The Central Bank, under its MARs project, has for some time been intensively working with lenders to ensure that they can offer a range of longer term options to their customers who are experiencing mortgage difficulty. These can include mortgage-to-rent, trade-down mortgages, equity participation, interest rate reduction, split mortgages and sale by agreement, or other appropriate options as may be developed by lenders. In addition, the Central Bank’s Code of Conduct on Mortgage Arrears is a key framework that governs the relationship between mortgage holders experiencing difficulty and their bank and it offers very worthwhile protections for mortgage holders who are in arrears or pre-arrears. The Code provides that a mortgage lender must, in the case of mortgage difficulty, consider all options for alternative repayment arrangements and must not apply to the Courts to commence legal action for repossession of the borrower’s primary residence until every reasonable effort has been made to agree an alternative arrangement. It also provides that where a borrower co-operates with the lender, the lender must wait at least twelve months from the date the borrower is classified as a MARP case before applying to the Courts. However, provision 48 of the Code outlines the circumstances, for example where the borrower does not cooperate with the lender, where the twelve month moratorium on the initiation of Court actions will not apply.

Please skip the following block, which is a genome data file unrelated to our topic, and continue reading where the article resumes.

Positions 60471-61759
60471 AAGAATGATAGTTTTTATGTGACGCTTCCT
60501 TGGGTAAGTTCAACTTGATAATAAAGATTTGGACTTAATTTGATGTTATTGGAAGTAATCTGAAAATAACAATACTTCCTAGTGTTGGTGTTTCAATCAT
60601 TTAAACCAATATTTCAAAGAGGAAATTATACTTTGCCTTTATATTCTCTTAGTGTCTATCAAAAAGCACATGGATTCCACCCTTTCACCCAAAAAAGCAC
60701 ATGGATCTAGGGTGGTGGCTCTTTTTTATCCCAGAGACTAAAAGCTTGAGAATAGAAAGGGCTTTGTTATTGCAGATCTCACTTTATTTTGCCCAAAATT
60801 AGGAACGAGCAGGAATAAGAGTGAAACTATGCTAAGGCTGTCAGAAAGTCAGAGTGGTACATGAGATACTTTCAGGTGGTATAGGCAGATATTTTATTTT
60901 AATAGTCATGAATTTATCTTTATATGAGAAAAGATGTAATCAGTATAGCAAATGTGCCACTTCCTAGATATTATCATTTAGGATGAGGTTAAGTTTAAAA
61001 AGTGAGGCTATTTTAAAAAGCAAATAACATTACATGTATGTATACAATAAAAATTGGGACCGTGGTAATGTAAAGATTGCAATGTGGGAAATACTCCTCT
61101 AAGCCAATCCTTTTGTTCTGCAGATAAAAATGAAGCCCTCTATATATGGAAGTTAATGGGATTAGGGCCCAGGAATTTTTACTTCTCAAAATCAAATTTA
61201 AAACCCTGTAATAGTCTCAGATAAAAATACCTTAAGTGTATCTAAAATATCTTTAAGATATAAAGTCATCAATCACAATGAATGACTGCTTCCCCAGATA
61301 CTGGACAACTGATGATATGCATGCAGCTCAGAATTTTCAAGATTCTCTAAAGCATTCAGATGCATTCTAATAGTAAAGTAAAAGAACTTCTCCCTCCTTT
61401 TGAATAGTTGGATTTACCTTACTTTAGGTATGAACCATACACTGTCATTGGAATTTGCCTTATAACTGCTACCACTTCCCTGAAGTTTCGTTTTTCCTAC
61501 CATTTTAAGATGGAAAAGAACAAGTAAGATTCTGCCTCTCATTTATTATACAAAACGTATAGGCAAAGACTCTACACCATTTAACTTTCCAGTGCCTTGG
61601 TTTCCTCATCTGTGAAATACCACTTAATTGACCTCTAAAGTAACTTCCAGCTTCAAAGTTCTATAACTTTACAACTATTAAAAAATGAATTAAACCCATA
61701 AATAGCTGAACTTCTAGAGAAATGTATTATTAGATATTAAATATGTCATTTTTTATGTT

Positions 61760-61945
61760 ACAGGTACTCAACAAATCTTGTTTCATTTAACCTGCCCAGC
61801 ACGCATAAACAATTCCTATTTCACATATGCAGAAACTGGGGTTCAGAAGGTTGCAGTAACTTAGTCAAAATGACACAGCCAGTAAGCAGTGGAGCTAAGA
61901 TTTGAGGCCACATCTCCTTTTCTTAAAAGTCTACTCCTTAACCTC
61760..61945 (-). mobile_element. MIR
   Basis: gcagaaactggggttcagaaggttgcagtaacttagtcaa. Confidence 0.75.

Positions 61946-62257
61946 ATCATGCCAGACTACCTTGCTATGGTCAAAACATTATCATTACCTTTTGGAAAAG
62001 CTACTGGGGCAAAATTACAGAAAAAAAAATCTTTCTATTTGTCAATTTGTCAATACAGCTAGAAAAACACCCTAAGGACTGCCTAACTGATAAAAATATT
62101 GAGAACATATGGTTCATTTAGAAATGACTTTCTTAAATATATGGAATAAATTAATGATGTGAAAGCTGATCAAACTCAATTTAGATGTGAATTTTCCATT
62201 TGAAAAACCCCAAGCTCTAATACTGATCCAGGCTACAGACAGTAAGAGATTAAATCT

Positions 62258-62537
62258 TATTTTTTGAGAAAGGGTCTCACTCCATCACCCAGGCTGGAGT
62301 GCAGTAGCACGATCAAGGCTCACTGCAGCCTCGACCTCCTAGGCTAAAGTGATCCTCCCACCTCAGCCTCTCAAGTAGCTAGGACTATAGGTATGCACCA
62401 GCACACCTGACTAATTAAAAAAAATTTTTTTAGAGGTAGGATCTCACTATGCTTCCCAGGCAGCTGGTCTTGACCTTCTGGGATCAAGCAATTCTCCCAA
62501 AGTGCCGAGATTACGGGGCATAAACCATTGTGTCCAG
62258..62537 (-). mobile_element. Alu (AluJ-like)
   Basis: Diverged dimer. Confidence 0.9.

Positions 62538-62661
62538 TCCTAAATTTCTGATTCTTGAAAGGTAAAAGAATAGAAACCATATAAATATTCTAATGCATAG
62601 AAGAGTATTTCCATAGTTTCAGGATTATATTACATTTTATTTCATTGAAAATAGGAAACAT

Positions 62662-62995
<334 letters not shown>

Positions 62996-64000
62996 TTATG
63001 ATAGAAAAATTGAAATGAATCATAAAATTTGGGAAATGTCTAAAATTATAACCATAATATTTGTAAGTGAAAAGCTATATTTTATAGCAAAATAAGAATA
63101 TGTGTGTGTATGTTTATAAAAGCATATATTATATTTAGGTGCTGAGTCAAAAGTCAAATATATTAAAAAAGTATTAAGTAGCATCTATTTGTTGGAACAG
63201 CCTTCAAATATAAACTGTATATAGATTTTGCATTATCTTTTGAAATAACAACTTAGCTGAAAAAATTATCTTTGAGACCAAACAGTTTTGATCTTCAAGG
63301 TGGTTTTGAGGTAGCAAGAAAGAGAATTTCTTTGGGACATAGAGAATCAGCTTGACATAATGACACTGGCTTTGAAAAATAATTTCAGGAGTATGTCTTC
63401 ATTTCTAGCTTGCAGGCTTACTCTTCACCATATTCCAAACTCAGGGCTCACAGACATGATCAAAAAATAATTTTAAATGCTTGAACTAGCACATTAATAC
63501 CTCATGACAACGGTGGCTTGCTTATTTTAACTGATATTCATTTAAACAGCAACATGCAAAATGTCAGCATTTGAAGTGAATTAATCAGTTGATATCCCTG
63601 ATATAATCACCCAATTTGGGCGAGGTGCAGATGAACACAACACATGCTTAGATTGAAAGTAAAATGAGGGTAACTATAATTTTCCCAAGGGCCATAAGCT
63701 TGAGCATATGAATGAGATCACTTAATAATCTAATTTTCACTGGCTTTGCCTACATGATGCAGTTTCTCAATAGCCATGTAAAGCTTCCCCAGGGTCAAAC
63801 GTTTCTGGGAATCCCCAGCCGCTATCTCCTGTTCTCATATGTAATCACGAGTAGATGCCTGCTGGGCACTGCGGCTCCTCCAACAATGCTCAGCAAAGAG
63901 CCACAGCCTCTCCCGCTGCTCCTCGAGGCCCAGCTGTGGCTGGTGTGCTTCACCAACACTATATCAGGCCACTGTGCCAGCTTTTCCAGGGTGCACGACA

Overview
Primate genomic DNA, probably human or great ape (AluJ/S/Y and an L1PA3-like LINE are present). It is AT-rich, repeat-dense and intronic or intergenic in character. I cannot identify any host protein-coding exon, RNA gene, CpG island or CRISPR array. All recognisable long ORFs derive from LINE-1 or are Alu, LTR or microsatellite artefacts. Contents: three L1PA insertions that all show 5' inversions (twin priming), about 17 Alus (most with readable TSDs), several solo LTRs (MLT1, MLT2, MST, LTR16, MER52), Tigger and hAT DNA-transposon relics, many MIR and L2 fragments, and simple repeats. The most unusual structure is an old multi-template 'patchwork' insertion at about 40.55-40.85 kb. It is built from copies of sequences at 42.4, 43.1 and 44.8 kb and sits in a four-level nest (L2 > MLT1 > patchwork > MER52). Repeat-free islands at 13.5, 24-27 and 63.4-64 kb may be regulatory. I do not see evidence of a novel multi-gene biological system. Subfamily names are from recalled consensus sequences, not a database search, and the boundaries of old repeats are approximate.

The Deputy may also wish to note that the Central Bank has commenced a review of the Code of Conduct on Mortgage Arrears, which will shortly involve a public consultation process, to take account of recent developments, such as the new personal insolvency legislation. Subject to compliance with this Code, it is a matter for lenders to take the legal actions it considers necessary to protect and enforce its rights as provided for in mortgage law and contracts.